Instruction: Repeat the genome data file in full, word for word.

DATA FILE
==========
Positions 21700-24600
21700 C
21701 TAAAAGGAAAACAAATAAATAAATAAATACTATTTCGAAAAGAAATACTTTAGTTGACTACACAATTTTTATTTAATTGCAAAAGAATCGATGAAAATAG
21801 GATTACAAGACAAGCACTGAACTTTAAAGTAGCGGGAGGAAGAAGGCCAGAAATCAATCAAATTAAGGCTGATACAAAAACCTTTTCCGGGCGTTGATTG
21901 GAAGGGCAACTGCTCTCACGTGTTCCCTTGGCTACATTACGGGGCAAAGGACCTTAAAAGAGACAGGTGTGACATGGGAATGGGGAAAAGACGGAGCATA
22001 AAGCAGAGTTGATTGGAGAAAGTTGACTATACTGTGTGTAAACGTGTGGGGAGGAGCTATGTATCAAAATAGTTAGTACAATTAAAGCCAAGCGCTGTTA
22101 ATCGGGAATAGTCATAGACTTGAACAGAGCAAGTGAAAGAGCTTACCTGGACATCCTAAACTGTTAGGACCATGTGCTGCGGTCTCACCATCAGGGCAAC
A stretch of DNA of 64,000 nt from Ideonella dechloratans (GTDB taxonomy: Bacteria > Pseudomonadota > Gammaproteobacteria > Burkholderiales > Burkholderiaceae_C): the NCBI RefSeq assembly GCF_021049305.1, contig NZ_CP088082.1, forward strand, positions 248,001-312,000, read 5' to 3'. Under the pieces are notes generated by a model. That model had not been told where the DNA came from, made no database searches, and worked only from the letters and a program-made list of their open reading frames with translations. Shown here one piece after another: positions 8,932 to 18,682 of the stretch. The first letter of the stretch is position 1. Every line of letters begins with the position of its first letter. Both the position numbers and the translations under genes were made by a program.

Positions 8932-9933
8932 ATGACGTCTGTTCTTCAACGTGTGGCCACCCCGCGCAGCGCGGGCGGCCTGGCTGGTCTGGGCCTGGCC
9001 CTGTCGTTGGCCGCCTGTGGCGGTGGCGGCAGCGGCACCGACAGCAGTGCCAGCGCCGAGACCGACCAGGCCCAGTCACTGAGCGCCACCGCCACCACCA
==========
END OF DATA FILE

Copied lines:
Positions 21700-24600
21700 C
21701 TAAAAGGAAAACAAATAAATAAATAAATACTATTTCGAAAAGAAATACTTTAGTTGACTACACAATTTTTATTTAATTGCAAAAGAATCGATGAAAATAG
21801 GATTACAAGACAAGCACTGAACTTTAAAGTAGCGGGAGGAAGAAGGCCAGAAATCAATCAAATTAAGGCTGATACAAAAACCTTTTCCGGGCGTTGATTG
21901 GAAGGGCAACTGCTCTCACGTGTTCCCTTGGCTACATTACGGGGCAAAGGACCTTAAAAGAGACAGGTGTGACATGGGAATGGGGAAAAGACGGAGCATA
22001 AAGCAGAGTTGATTGGAGAAAGTTGACTATACTGTGTGTAAACGTGTGGGGAGGAGCTATGTATCAAAATAGTTAGTACAATTAAAGCCAAGCGCTGTTA
22101 ATCGGGAATAGTCATAGACTTGAACAGAGCAAGTGAAAGAGCTTACCTGGACATCCTAAACTGTTAGGACCATGTGCTGCGGTCTCACCATCAGGGCAAC
A stretch of DNA of 64,000 nt from Ideonella dechloratans (GTDB taxonomy: Bacteria > Pseudomonadota > Gammaproteobacteria > Burkholderiales > Burkholderiaceae_C): the NCBI RefSeq assembly GCF_021049305.1, contig NZ_CP088082.1, forward strand, positions 248,001-312,000, read 5' to 3'. Under the pieces are notes generated by a model. That model had not been told where the DNA came from, made no database searches, and worked only from the letters and a program-made list of their open reading frames with translations. Shown here one piece after another: positions 8,932 to 18,682 of the stretch. The first letter of the stretch is position 1. Every line of letters begins with the position of its first letter. Both the position numbers and the translations under genes were made by a program.

Positions 8932-9933
8932 ATGACGTCTGTTCTTCAACGTGTGGCCACCCCGCGCAGCGCGGGCGGCCTGGCTGGTCTGGGCCTGGCC
9001 CTGTCGTTGGCCGCCTGTGGCGGTGGCGGCAGCGGCACCGACAGCAGTGCCAGCGCCGAGACCGACCAGGCCCAGTCACTGAGCGCCACCGCCACCACCA